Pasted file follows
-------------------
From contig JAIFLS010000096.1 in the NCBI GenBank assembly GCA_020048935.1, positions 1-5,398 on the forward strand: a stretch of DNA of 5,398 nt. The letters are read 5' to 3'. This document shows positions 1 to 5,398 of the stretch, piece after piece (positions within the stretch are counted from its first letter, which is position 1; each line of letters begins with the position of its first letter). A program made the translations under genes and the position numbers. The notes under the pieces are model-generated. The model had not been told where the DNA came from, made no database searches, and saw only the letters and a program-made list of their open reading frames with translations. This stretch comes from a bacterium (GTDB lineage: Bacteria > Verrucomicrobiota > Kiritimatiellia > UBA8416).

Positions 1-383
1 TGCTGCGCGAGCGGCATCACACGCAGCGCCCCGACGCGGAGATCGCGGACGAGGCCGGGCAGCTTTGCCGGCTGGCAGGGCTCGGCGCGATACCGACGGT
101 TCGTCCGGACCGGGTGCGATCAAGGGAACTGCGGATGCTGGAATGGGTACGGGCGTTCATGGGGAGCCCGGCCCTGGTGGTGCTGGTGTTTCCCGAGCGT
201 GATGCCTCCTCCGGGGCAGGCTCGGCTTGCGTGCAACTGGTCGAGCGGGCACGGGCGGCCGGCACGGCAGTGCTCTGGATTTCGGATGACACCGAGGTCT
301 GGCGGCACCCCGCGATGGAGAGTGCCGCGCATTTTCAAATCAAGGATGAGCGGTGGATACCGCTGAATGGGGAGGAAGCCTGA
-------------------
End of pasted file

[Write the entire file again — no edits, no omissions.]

From contig JAIFLS010000096.1 in the NCBI GenBank assembly GCA_020048935.1, positions 1-5,398 on the forward strand: a stretch of DNA of 5,398 nt. The letters are read 5' to 3'. This document shows positions 1 to 5,398 of the stretch, piece after piece (positions within the stretch are counted from its first letter, which is position 1; each line of letters begins with the position of its first letter). A program made the translations under genes and the position numbers. The notes under the pieces are model-generated. The model had not been told where the DNA came from, made no database searches, and saw only the letters and a program-made list of their open reading frames with translations. This stretch comes from a bacterium (GTDB lineage: Bacteria > Verrucomicrobiota > Kiritimatiellia > UBA8416).

Positions 1-383
1 TGCTGCGCGAGCGGCATCACACGCAGCGCCCCGACGCGGAGATCGCGGACGAGGCCGGGCAGCTTTGCCGGCTGGCAGGGCTCGGCGCGATACCGACGGT
101 TCGTCCGGACCGGGTGCGATCAAGGGAACTGCGGATGCTGGAATGGGTACGGGCGTTCATGGGGAGCCCGGCCCTGGTGGTGCTGGTGTTTCCCGAGCGT
201 GATGCCTCCTCCGGGGCAGGCTCGGCTTGCGTGCAACTGGTCGAGCGGGCACGGGCGGCCGGCACGGCAGTGCTCTGGATTTCGGATGACACCGAGGTCT
301 GGCGGCACCCCGCGATGGAGAGTGCCGCGCATTTTCAAATCAAGGATGAGCGGTGGATACCGCTGAATGGGGAGGAAGCCTGA